In the first of a new series, Alex Melvin makes the most of more time at home by exploring some interesting programmes to stream while under lockdown.

Ever since we’ve been holed up indoors, people keep telling me to make the most of all the extra time I have. If only it were true! Sadly, with a full-time job to fit in around educating and entertaining five-year-old and 18-month-old boys, there’s barely a spare second right now. Fortunately, most park home dwellers’ daily itineraries are hopefully a little freer. (Children? Been there, done that, got the t-shirt!) And while not currently being able to visit children and grandchildren is undoubtedly awful, there is an upside – no babysitting!

Why not make the most of this somewhat unexpected, enforced leisure time and start streaming those epic box-sets you’ve always promised yourself? Now the TV soaps are considerably thinner on the ground, there’s never been a better time to experiment with your viewing schedules and take a gamble on that quirky documentary or film either.

It’s in that spirit that I’ve decided to burn the midnight oil and comb the now plentiful online streaming services out there to find you some interesting options.

I’ll start with an American drama series from around a decade ago now, Mad Men (Netflix). All seven series are available on Nexflix, and each one is just as brilliant as the other. Based around the heady comings and goings at fictional ad agency, Sterling Cooper, in 1960s New York, Mad Men is acutely well observed and works on every level. It’s evocatively and stylishly shot, perfectly capturing an America in the grip of some turbulent societal changes. It’s prodigious length – seven seasons across a whopping 92 episodes – also provides plenty of space to comprehensively, and sensitively, draw in a raft of engaging characters. While ad man Don Draper (John Hamm) may be the central figure, virtually every other character is as equally well drawn. Expect lots of boozing, womanizing and glamorous panoramas of a golden era in US history. However, Mad Men also very much undercuts the ‘American dream’, regularly exposing its hollow core. Female characters like Peggy Olson (Elisabeth Moss) and Joan Harris (Christina Hendricks) skilfully depict the difficulties women faced in this period, and the different ways they faced them down.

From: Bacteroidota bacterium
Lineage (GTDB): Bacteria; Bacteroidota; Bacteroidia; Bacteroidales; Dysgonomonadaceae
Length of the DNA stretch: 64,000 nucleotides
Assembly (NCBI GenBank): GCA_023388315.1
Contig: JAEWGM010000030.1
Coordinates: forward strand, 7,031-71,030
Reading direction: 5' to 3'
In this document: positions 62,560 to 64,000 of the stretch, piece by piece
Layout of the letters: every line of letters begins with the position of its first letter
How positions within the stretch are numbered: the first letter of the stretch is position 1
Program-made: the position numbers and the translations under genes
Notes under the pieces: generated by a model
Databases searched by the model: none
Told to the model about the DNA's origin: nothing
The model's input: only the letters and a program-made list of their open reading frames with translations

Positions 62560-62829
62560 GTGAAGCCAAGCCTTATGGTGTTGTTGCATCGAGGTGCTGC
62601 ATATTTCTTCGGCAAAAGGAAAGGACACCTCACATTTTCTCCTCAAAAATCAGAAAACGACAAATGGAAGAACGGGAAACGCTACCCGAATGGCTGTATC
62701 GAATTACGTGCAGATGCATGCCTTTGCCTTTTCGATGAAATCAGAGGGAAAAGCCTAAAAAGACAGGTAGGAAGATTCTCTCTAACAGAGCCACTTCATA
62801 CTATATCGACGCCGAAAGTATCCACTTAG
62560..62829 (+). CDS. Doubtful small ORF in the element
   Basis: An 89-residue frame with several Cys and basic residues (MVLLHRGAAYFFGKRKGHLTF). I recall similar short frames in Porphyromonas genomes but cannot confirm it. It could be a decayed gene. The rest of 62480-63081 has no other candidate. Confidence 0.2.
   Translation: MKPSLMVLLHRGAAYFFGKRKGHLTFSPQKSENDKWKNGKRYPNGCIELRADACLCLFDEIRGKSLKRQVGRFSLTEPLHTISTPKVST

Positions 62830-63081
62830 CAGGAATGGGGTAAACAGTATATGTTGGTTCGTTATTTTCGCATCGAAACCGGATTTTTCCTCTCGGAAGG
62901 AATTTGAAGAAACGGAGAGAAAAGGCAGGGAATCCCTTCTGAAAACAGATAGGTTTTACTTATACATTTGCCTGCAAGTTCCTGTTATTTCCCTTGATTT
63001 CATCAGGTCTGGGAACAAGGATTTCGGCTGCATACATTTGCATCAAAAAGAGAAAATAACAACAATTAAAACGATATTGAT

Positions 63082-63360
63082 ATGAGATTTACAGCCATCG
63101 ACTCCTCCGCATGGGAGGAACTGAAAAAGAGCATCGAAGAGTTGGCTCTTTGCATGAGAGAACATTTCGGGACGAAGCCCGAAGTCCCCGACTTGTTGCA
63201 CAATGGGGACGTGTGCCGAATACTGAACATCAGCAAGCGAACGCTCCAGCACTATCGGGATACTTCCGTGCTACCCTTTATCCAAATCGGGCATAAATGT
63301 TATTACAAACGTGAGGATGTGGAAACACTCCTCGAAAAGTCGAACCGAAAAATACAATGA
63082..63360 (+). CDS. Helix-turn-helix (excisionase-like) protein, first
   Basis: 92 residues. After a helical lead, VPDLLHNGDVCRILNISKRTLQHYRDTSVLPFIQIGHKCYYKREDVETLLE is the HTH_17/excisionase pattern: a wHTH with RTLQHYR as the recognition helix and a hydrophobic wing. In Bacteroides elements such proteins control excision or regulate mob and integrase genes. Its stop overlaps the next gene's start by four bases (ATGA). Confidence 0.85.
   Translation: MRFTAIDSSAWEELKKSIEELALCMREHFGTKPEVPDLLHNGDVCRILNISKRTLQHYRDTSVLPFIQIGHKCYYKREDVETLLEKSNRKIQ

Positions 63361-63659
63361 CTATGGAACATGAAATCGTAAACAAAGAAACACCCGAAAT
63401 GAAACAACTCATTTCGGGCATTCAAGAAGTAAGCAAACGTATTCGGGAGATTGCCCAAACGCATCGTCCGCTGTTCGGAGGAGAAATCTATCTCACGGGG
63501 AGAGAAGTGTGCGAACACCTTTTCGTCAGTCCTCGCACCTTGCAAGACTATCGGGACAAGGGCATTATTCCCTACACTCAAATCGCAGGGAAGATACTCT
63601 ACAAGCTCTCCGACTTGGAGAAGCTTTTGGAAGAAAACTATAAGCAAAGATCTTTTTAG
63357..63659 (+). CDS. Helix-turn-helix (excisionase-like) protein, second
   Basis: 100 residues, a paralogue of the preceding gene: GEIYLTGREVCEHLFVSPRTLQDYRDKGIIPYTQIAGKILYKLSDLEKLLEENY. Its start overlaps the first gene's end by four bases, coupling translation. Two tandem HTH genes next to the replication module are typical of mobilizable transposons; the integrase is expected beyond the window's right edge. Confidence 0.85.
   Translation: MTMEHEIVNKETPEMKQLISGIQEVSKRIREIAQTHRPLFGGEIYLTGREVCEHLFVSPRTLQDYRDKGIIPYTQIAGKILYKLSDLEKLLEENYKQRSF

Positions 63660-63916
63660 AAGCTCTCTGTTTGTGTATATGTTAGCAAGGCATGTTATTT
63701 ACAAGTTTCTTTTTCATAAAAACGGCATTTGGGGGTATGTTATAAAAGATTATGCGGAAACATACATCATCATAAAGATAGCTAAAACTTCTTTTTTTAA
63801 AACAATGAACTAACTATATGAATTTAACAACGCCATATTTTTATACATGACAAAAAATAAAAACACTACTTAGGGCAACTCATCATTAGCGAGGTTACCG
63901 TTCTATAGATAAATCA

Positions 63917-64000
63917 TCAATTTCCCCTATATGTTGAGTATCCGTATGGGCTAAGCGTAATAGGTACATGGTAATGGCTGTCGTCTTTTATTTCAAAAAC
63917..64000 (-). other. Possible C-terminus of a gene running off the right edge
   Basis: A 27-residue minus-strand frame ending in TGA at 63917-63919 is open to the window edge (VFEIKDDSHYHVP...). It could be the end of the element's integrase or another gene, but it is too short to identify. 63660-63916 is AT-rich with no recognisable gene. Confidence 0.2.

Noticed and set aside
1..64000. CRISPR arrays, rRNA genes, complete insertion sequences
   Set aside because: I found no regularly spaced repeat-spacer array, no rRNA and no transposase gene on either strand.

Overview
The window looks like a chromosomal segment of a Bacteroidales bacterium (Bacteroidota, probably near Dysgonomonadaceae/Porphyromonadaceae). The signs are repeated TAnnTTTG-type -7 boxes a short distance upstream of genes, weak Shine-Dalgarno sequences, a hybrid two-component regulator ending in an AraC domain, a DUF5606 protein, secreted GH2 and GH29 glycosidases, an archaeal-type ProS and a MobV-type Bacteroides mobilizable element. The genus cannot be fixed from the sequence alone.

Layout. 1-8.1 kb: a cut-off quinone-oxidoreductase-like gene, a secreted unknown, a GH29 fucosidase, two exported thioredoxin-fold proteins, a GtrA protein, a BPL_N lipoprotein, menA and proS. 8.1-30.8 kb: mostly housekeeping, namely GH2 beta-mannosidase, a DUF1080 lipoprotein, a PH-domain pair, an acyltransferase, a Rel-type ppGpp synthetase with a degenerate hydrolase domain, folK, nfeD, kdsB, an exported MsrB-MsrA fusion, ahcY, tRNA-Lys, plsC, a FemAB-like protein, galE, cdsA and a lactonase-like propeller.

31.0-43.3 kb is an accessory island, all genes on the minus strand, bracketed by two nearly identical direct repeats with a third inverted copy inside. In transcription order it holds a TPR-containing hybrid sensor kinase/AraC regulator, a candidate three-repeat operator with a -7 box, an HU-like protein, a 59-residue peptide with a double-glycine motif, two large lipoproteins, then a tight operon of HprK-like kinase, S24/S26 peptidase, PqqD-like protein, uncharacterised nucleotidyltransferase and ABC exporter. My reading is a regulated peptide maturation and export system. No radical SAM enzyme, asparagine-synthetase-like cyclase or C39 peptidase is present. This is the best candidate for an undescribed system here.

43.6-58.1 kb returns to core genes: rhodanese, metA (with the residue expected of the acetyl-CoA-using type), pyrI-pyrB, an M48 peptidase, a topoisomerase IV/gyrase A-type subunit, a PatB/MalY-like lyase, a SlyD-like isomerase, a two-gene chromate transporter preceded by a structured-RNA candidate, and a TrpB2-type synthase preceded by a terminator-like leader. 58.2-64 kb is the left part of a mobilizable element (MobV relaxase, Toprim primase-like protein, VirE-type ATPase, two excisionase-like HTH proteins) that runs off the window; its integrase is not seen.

The Virtues

Next up is director Shane Meadows’ gripping four-part mini-series, The Virtues (All4/Brit Box). I’m a huge fan of Shane Meadows’ work – the This Is England drama trilogy and 1999 film A Room For Romeo Brass are personal favourites. The Virtues is Meadows’ most recent work, appearing on Channel 4 last year. It follows jobbing builder, alcoholic and father-of-one, Joseph (Stephen Graham), whose life takes a dark turn when his young son and ex-wife emigrate to Australia.

Working at a pleasingly slow pace, this four-parter gradually reveals more and more details about Jospeh’s troubled past. There’s an ominous feeling of foreboding throughout, which builds to a crescendo at the series’ denouement. I won’t spoil things by giving away too much of the plot, suffice to say poor ol’ Joseph’s childhood has a big bearing on things.

Finally, I’ve plumped for sports documentary series Sunderland ‘Til I Die (Netflix). By turns heart-warming and surprisingly candid, this fly-on-the-wall style doc follows the fortunes of dysfunctional football club Sunderland across two series as the team lurches from one disaster to the next. Don’t worry, this one’s not just for the menfolk – there’s more than enough emotion and drama for everybody!